God’s Warning (vv. 20-21)

Before sending seven of the ten plagues, God warns Pharaoh. He and his officials should have known that the God of Israel was in control of these spectacular events. For they happened exactly as God described. But Pharaoh persists in disobedience.

God’s Grace (v. 22)

The Jews would escape the last seven plagues, as God announces prior to the fourth plague of flies. “Only the great God of Israel could control the flight pattern of tiny flies and keep them from entering the land of Goshen. . . . During the time when Joseph was in Egypt, Pharaoh had given the land of Goshen to the Jews, and now God set it apart for His people. In this way God made a ‘division’ between His people and the Egyptians. The word translated ‘division’ in Exodus 8:23 means ‘a redemption, a ransom, a deliverance.’ Because they belonged to God in a special way, the Jews were ‘different’ from the Egyptians, but Pharaoh wouldn’t acknowledge this fact,” (Weirsbe).

God’s Wrath (v. 24)  ac4f6c0002af430218c1cfe9de8d96a3

The next day—true to God’s word—swarms of flies invade the land, homes, and Pharaoh’s palace. Not only are they annoying, but their diseased germs and egg deposits most likely ruined all the vegetation.

Some scholars believe the fly was very sacred to the Egyptian god Uatchit. So this would have been another strike toward their false gods.

Pharaoh’s Offers (vv. 25-32)

Pharaoh begs for help when he needs it. But as soon as he finds relief, he changes his mind and hardens his heart. Pride rears its ugly head as Pharaoh thinks he can bargain with God. Four compromises to Moses and Aaron are recorded during the plagues. The first two happen during the fly plague (Ex. 8:25, 28); the third happens with the locust plague (10:7-11); and the fourth occurs during the four days of darkness (vv. 24-26).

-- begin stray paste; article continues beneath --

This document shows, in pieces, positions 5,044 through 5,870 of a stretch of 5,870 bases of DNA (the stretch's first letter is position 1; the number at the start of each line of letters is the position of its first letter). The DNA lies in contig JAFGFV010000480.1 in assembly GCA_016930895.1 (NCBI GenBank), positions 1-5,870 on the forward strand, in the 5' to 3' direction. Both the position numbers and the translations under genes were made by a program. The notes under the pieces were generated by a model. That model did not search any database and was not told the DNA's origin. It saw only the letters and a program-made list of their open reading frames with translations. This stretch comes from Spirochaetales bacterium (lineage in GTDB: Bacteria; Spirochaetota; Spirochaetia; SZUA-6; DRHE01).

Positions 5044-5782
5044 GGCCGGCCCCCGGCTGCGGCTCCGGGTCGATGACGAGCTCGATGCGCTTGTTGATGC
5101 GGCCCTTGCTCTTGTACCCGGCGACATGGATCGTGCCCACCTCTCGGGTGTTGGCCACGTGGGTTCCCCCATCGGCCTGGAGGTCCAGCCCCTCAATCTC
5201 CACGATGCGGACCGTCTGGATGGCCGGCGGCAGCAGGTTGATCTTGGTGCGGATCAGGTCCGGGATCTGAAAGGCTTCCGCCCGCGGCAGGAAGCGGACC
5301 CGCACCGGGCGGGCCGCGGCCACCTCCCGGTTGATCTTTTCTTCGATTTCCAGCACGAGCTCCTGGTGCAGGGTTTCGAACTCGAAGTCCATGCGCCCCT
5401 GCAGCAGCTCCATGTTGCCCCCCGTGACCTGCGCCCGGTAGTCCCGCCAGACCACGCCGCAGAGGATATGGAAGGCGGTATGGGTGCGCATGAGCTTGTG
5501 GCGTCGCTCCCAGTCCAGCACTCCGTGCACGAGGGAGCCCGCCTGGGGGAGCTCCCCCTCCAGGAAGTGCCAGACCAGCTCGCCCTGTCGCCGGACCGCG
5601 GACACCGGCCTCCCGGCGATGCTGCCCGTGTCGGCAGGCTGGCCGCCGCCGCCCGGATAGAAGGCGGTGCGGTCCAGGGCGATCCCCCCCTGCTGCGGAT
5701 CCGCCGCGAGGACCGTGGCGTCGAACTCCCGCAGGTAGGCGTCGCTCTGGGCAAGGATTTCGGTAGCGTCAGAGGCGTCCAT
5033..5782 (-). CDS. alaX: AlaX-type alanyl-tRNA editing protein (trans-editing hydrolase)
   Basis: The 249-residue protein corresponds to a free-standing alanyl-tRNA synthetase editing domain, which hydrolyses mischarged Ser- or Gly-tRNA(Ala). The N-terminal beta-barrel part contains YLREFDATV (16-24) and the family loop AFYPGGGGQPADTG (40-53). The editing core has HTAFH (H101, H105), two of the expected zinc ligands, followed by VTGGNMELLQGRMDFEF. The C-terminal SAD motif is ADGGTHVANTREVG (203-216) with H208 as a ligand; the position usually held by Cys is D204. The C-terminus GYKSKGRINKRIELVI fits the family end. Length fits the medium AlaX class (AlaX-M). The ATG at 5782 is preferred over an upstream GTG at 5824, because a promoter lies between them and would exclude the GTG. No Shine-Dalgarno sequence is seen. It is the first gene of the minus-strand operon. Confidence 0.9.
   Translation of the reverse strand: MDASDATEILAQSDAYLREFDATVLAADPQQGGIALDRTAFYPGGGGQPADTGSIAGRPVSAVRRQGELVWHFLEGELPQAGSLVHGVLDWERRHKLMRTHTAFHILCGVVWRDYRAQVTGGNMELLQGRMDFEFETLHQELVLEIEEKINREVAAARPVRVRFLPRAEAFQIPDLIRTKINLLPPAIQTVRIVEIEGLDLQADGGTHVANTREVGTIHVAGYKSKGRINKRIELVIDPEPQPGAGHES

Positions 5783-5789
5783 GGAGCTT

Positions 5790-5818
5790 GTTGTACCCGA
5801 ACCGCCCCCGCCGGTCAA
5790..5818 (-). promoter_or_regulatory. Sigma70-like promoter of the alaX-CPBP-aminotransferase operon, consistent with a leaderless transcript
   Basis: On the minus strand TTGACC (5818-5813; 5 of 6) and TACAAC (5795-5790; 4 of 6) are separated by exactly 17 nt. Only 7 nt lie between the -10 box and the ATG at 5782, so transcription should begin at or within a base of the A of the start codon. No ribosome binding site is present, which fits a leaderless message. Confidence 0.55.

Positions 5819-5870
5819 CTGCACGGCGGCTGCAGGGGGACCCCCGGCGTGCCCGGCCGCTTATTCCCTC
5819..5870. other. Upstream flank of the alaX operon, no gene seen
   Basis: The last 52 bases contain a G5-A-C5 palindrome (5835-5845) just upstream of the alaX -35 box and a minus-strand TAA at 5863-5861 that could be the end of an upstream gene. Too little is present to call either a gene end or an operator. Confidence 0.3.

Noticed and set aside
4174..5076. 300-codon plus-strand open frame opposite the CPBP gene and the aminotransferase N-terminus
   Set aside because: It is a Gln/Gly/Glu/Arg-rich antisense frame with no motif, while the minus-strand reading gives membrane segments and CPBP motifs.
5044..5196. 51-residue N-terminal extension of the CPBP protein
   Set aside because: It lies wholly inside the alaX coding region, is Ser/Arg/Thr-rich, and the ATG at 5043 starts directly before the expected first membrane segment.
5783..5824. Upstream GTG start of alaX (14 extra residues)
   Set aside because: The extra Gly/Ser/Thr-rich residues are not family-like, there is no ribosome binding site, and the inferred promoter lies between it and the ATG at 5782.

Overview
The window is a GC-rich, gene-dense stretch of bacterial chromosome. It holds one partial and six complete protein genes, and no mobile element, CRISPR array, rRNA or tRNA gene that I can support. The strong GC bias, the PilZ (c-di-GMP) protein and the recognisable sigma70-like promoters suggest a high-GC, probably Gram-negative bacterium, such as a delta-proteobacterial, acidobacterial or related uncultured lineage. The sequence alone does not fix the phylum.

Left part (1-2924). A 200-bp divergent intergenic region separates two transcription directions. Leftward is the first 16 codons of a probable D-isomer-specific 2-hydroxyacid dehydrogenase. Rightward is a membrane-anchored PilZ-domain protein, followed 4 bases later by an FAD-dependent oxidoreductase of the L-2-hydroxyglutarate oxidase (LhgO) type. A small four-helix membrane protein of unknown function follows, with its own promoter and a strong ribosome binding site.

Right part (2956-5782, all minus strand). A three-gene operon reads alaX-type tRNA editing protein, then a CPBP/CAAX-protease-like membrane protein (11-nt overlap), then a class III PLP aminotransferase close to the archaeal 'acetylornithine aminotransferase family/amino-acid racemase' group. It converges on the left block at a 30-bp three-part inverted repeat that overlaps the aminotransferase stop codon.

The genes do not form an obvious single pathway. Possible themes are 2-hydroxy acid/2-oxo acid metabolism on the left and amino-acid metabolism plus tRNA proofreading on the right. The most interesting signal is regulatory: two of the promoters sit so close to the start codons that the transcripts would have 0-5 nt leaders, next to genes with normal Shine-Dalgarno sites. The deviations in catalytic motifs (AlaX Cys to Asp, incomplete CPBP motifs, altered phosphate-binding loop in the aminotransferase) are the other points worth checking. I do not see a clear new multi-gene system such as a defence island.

Weirsbe writes: “God’s people face similar “Egyptian compromises” today as we seek to serve the Lord. The enemy tells us we don’t have to be separated from sin because we can serve god ‘in the land.’ God’s reply is found in 2 Corinthians 6:14-18. . . . True service to God means giving Him authority over all our possessions and all the people in our family for whom we’re responsible. Not to do so is to disobey (Mark 10:13-16; Ephesians 6:4; and Deuteronomy 6:6-13).”

Resisting (9:1-12)

“As you study the account of the plagues of Egypt, keep in mind the purposes God was fulfilling through these momentous events. First of all, He was manifesting His power to Pharaoh and his officials and proving to them that He alone is the true and living God. At the same time, the Lord was exposing the futility of the Egyptian religion and the vanity of the many gods they worshiped, including Pharaoh himself. All that God did to Egypt was a reminder to His people that their God was fighting for them and they didn’t have to worry or be afraid,” (Weirsbe).

Reflect

Once again, I‘m leaning on Weirsbe’s wisdom. He writes: “What does it mean to harden your heart? It means to see clear evidence of the hand of God at work and still refuse to accept His Word and submit to His will. It means to resist Him by showing ingratitude and disobedience and not having fear of the Lord or of His judgments. . . . But the narrative also makes it clear that by sending these various judgments, God was hardening Pharaoh’s heart. Does this mean that God was unfair and that Pharaoh shouldn’t be held responsible for what he did? No, for the same sun that melts the ice also hardens the clay. It all depends on the nature of the material.”

Just a couple thoughts in closing: How am I responding to God’s will? Do I need to repent and change any attitude of disobedience or compromise? Also, let’s pray for our new leaders, that America will once again be Israel’s ally. God still loves Israel: “I will bless those who bless you, and whoever curses you I will curse,” (Genesis 12:3).